United Nations Secretary General Ban Ki-moon’s recent visit to China comes after Beijing's decision to provide the UN with a further 8,000 peacekeeping troops. CCTV’s William Denselow spoke to Nick Birnback, the UN's Chief Public Affairs Officer for Peacekeeping Operations at the organization's headquarters in New York.
Q1. How is China’s allocation of 8,000 troops going to help the UN achieve its peacekeeping goals?
A1. China pledged at the leader summit on peacekeeping last year in September pledged a 8,000 strong standby force. This would give us a great deal of flexibility in some of our missions where we would need to wither surge or new missions into which we would have to deploy. One of the things about peacekeeping is that it takes a while to get troops places, terrain to which we traditionally deploy is remote, austere, the environment is complicated and having ready to go troops is something that can make a real difference for us at a critical moment and we’re really looking forward to having that capability.
Q2. And what exact role will China play in that force which is as you say ready to go?
A2. Well China would be the core of that. They pledged at the leaders summit on peacekeeping last year that they pledged 8,000 troops which is a strong and substantive number. We’re in discussions with them to see what that would look like but we understand that would be a variety of capabilities including engineering and infantry and aviation and we’re looking forward to seeing what that would look like and then as necessary deploying it to where it would be needed the most.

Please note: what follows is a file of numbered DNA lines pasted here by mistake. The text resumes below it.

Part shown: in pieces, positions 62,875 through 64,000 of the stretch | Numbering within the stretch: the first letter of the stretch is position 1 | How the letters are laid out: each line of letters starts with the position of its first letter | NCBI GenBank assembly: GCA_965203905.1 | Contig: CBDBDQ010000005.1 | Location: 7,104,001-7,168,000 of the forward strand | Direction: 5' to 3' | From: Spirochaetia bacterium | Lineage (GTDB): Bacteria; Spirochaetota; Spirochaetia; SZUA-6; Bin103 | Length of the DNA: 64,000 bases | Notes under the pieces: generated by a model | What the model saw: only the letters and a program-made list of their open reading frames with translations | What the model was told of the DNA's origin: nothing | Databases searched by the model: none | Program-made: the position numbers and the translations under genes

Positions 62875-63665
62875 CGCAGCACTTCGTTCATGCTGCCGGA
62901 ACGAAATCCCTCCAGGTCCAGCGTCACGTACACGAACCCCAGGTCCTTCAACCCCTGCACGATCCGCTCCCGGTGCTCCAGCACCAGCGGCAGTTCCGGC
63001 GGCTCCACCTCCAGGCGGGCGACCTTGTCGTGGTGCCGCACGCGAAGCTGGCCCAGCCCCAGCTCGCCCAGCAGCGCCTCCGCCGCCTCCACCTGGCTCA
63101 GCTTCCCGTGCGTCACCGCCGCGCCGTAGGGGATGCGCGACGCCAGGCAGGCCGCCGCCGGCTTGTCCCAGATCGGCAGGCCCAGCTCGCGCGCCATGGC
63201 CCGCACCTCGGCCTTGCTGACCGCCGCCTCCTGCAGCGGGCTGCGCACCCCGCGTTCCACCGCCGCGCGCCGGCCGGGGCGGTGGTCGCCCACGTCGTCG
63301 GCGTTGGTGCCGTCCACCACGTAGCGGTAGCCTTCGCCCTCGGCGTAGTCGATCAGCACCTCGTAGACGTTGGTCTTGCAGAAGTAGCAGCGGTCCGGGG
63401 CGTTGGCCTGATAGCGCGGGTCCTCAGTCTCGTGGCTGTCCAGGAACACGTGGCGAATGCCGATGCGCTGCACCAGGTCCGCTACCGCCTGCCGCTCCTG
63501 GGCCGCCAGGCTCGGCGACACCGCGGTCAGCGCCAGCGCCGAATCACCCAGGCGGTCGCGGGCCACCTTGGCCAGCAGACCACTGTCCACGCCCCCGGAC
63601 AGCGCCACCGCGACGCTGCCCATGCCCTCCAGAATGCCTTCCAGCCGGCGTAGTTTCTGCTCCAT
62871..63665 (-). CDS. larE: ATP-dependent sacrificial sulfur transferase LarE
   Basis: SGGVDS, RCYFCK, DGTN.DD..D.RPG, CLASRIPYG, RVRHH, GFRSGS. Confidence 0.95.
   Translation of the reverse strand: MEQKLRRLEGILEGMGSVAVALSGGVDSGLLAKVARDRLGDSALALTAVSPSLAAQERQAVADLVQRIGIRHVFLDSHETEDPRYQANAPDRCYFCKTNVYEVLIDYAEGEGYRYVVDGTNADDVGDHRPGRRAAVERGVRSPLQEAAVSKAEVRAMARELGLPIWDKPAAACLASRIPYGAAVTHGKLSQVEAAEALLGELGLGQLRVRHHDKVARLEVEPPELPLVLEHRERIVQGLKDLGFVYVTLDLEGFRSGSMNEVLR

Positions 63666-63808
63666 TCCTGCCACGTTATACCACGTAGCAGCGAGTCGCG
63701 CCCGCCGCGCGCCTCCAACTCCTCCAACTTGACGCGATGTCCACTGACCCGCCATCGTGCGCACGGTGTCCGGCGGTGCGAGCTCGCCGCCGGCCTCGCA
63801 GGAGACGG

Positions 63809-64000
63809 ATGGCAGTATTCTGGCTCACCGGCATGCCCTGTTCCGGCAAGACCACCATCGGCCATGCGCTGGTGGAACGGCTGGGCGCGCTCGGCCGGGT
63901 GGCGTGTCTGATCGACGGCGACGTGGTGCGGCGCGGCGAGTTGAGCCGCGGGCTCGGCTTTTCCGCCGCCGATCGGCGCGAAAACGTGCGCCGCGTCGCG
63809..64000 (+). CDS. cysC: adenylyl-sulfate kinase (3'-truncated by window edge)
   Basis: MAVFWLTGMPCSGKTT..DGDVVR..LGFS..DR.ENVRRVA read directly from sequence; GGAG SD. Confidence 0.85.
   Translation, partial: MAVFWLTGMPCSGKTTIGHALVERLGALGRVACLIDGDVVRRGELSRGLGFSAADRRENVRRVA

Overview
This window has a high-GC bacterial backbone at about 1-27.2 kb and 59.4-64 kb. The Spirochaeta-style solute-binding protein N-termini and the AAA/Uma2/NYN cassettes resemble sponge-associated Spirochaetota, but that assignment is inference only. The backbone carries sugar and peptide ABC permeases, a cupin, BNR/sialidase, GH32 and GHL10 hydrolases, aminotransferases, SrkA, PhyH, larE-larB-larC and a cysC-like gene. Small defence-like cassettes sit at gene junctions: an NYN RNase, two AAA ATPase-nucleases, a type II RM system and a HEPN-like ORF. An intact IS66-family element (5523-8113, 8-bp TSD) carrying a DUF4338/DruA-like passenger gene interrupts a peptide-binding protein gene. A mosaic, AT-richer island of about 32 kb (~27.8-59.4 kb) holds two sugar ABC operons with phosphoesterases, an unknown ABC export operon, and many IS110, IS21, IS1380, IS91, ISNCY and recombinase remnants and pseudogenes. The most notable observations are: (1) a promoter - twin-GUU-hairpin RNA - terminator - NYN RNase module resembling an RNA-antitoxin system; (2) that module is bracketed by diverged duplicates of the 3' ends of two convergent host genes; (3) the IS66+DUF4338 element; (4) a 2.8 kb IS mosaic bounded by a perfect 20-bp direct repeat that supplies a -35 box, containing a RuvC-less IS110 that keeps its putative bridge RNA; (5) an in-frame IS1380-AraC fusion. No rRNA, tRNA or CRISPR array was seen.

Q3. And UN peacekeeping officials describe Chinese troops as a reliable force. Just how important is that characteristic at the UN?
A3. Yeah there’s a couple of things there. One is the professionalism of the Chinese forces, we’ve seen them in a variety of contexts already, we’ve seen how they operate and it’s very impressive. They come with a tremendous amount of capabilities, they come with a spirit of professionalism. They can make a real difference in some really complicated places so having Chinese troops, having Chinese engineering capabilities, having Chinese aviation is very important. It also sends a very strong message to other troop contributing countries when a permanent member of the security council gives troops. It shows determination from the entire international community.
Q4. And how can troops from China and around the world help rebuild the reputation for the UN blue helmets in the wake of abuses, abuse scandals like we’ve seen in the Central African Republic?
A4. You know the UN peacekeeping executes a series of very complicated tasks and the vast majority of peacekeepers serve with honor and courage in very complicated places. There have been a series of incidents not just over the past year but over the last 10 years that are deeply concerning to us in terms of conduct and discipline of our forces. Allegations and cases of sexual exploitation and abuse by peacekeepers and these are unacceptable. What we need to do is to ensure that the troops we deploy are help accountable to the highest standards of professionalism and troops from countries like China bring an already trained, already professional spirit and series of capabilities to bear when they deploy. So it’s our hope that contributions from countries like China will make a huge difference for us in deploying types of professional military forces that we need to do these complicated jobs.